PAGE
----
Funding shortage will 'force schools to turn away SEND pupils'

By Joe Lepper

| 29 March 2017

A combination of a lack of government funding and rising demand could force mainstream schools to turn away pupils with special educational needs and disabilities (SEND), councils have warned.

The Local Government Association has said current levels of government funding are not enough to cover the rising costs of supporting children with special educational needs. Picture: Lucie Carlier

The Local Government Association has said that current levels of government funding are not enough to cover the extra costs involved in supporting the growing number of SEND pupils.

In addition to calling for extra funding, the organisation, which represents 370 councils, is calling on the government to rethink plans to prevent councils contributing money to ensure pupils with SEND receive effective support in schools.

The government has made proposals in its consultation on the high needs national funding formulae, that councils should not be allowed to "top up" funding shortfalls, but the LGA insists the practice has been an important tool for councils to help SEND pupils.

"Councils have had to meet the difference by topping-up high needs funding from other budgets where necessary, however the consultation suggests that this flexibility will no longer be available to local authorities, making it even more difficult to provide children with the support they need," a statement issued by the LGA said.

This will leave cash-strapped schools struggling to pick up the extra costs involved, the LGA has warned.

"If councils do not receive sufficient funding to cover high-cost SEND, they will not have the resources to allocate extra funds to highly inclusive schools that take higher than average numbers of pupils with additional needs," the LGA statement adds.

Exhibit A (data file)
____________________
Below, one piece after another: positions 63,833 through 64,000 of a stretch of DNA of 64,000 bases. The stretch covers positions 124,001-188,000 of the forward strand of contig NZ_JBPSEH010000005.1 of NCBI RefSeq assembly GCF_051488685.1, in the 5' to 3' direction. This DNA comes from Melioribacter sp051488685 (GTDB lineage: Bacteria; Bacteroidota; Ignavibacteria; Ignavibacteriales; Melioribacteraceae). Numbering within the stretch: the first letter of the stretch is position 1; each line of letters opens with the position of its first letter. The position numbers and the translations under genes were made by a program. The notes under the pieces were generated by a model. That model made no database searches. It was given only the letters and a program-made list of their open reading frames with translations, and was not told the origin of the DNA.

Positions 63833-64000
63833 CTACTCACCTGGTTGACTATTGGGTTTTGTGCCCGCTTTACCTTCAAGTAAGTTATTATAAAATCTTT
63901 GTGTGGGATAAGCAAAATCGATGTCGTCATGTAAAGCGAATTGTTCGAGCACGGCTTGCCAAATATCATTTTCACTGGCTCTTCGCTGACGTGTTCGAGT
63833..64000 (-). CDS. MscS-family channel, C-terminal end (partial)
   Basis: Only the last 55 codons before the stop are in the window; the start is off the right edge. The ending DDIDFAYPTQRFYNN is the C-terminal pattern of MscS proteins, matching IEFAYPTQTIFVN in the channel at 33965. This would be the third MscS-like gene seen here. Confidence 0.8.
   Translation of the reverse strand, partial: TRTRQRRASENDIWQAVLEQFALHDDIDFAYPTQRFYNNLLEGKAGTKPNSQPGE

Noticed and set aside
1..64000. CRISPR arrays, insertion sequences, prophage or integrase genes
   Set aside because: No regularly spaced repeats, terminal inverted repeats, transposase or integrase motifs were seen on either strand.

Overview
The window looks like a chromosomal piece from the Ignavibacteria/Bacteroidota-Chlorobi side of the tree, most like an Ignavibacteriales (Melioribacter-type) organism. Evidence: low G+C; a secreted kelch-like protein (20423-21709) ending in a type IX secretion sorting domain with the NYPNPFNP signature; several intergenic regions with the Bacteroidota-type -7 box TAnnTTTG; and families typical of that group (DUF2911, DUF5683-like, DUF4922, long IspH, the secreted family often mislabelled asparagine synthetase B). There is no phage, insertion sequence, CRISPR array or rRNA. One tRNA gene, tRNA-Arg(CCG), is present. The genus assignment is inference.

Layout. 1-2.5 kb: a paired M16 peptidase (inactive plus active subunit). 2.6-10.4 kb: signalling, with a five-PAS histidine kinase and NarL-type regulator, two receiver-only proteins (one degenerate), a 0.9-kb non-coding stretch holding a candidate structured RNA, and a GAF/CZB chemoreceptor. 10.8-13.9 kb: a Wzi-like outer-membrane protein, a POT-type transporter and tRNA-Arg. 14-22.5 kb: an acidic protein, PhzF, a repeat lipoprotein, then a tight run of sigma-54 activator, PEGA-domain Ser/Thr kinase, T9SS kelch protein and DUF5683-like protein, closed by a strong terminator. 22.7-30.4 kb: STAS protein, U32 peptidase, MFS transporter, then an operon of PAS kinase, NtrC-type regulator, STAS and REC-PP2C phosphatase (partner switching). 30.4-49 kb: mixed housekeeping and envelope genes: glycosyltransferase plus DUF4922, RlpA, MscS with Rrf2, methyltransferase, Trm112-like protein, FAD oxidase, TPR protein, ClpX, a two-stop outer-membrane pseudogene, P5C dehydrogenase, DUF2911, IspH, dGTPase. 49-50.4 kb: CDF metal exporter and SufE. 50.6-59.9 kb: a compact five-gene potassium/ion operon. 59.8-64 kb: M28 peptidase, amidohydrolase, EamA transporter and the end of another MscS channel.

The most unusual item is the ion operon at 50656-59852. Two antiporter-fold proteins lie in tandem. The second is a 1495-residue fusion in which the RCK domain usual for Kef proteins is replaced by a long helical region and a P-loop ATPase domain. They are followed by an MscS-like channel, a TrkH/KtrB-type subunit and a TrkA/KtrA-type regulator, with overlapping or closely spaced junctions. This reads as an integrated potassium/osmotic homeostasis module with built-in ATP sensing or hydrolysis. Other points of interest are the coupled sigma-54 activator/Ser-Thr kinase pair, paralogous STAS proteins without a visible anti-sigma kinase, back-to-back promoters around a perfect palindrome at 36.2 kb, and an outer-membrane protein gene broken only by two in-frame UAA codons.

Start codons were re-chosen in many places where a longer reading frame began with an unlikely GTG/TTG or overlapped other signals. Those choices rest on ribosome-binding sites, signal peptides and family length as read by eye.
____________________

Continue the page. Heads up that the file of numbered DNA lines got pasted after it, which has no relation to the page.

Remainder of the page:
"Equally, mainstream schools may find it difficult to accept or keep pupils with SEND because they cannot afford to subsidise the provision from their own budgets, as they are already under significant pressure," the LGA statement adds.

The LGA acknowledges the government has provided some extra SEND funding over the last year, but is concerned this may not go to the areas most in need as it is allocated on the total number of children in an area rather than on the number of those with complex needs.

Richard Watts, chair of the LGA's children and young people board, said: "Whilst the additional funding announced earlier in the year was a step in the right direction, it was never enough to meet the needs of the increasing number of SEND pupils. 

"Councils are doing all that they can to make sure children with SEND get the support and opportunities they need to flourish, but are experiencing increasing demand for all services. Proposed changes to schools and high needs funding could also make this problem even worse, taking away the freedom for councils to top-up high needs funding from other budgets if necessary.

"The reset of the high needs funding formula is the perfect opportunity for the government to ensure SEND pupils get the support they need to succeed at school."

Earlier this month the Department for Education announced that councils would share £215m in funding to create more school places and improve facilities for children with SEND.

This followed an announcement in January by children's minister Edward Timpson that £40m would be released for local authorities to help them transfer to a new assessment system, whereby all children with existing SEN statements must be evaluated through the new system of integrated education, health and care plans.

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